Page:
Learn from the Best

As a graduate certificate student, you will have the opportunity to learn from world-renowned faculty and accomplished classmates. Among your professors, you’ll find financial experts, portfolio managers, consultants, and respected industry leaders. With a deep classroom emphasis on reporting, analysis, tracking results, communicating with clients, and monitoring changes in the market, you will learn from respected practitioners with field expertise, real experience in portfolio management, and strong connections to the field. Sitting beside you in the classroom, you’ll find fellow students that also work in finance locally.

A Focused Curriculum to Target Your Goals

This flexible, part-time program will expose you to both domestic and international financial markets and the securities traded therein through valuation of financial assets and quantitative methods. You will have the opportunity to analyze concepts like market efficiency, intrinsic value, and risk and learn how to build unique valuation models to suit particular investment alternatives.

You will take one required course and either three or four elective courses. The minimum required number of courses to earn your certificate is four, however many of our students select to take an additional elective in order to broaden their expertise. The minimum time to complete this graduate certificate is three semesters.

Required Course

Familiarizes students with domestic and international financial markets and the securities traded therein. Discusses a variety of techniques for valuation of financial assets and relies heavily on quantitative methods. Critically analyzes such qualitative concepts as market efficiency, intrinsic value, and risk. The contents of this course, descriptive, theoretical, and applied, should provide students with the ability to build unique valuation models to suit the particular investment alternative they wish to scrutinize. Also provides students with an understanding of how investment theory and investment practice relate.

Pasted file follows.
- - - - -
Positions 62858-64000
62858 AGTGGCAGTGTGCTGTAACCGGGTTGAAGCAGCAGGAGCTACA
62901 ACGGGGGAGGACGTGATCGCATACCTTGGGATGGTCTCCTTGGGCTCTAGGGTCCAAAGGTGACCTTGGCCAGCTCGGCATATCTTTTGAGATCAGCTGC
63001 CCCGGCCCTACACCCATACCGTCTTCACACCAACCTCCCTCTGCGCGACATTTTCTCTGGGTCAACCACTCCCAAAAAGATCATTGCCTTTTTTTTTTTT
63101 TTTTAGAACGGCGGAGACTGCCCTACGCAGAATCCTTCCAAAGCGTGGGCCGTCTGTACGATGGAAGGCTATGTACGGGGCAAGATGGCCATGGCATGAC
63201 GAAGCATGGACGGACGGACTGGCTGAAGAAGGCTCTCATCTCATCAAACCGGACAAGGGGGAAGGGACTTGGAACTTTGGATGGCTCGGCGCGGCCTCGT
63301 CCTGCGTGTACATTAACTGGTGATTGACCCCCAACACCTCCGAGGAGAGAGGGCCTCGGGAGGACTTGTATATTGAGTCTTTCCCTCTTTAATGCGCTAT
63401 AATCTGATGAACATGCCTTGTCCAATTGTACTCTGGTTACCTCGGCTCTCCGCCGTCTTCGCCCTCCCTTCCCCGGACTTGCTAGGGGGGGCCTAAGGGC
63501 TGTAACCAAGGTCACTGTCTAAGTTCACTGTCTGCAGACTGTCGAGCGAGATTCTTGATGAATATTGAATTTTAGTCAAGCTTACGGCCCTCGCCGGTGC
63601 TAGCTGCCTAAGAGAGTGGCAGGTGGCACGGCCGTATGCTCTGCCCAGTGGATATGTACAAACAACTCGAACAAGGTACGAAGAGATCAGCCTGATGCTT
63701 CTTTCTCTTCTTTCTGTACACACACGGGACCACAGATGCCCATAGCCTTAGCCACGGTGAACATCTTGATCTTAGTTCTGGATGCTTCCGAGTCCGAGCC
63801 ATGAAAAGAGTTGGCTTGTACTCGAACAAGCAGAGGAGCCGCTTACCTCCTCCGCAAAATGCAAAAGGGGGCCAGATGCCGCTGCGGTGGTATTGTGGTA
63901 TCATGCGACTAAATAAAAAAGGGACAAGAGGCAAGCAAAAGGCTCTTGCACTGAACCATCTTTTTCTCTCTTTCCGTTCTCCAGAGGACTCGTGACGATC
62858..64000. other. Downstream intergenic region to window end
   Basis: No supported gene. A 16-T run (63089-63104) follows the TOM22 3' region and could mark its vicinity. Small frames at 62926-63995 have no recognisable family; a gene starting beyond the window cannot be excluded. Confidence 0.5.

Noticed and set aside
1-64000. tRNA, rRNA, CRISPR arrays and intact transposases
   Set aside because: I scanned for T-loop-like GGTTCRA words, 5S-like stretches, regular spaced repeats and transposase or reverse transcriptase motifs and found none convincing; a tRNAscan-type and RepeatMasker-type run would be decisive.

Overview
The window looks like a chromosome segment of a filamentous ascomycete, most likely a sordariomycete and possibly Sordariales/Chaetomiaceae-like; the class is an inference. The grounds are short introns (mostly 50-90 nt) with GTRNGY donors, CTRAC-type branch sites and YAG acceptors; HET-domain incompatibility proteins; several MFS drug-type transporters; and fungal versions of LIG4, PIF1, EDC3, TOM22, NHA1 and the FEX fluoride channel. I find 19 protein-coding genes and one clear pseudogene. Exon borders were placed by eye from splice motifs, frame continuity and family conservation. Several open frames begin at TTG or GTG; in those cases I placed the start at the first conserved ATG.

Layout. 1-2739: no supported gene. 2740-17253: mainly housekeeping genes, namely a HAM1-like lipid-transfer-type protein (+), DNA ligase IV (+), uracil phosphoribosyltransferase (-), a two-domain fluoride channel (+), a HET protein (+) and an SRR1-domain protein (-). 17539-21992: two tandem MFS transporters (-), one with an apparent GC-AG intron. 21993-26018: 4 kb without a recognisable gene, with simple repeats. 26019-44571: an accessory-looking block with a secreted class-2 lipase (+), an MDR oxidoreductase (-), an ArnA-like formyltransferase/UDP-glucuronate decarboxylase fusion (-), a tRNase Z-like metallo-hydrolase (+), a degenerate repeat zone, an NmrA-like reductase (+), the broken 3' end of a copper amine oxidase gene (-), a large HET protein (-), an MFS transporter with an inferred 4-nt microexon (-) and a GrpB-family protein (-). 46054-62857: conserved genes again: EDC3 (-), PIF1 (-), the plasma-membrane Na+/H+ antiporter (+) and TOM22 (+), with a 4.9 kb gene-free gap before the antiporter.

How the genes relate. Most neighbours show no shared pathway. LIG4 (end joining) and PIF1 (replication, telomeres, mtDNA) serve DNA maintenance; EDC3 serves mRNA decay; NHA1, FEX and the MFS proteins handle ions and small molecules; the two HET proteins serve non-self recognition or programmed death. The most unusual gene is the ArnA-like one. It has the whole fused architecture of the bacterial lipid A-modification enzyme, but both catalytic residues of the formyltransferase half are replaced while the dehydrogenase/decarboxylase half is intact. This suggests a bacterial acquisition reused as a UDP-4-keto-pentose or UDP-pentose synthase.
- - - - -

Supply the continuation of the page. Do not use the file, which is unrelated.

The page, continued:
FINA 6203 | 3 credits

Electives (Select 3 or 4)

Provides an overview of all of the hedging markets and hedging instruments. Explores specific hedging use of options, forwards, futures, swaps, and options on futures. Focuses on advanced financial risk management of interest rates, currency rates, equity returns, and fixed income returns. Students use readings and case problems to study when and how to use hedging instruments to alter a portfolio’s risk exposure.
FINA 6211 | 3 credits
Exposes students to theory, applications, and evidence concerning highly sensitive interest rate products. Discusses recent developments in pension fund management, asset/liability management, duration matching, “gap” management, concurrent interest rate and exchange rate management, and other important issues now confronting domestic and international financial and corporate management. Studies how to customize a risk management program.
FINA 6212 | 3 credits
Discusses policy, strategy, and administration of financial services firms. Topics include issuance of securities, the service function within financial services, pricing a negotiated issue of common stock or competitive bid issue, and meeting capital requirements of a securities firm. 
FINA 6213 | 3 credits
Provides students with a comprehensive understanding of real estate finance. Emphasizes factors affecting real estate investment. Topics include valuation (appraisal), market analysis, development, taxation, ownership types, short-term financing, mortgage markets, and investment strategies. Designed for students interested in a general overview of real estate finance, as well as those intending to pursue a career in the real-estate field.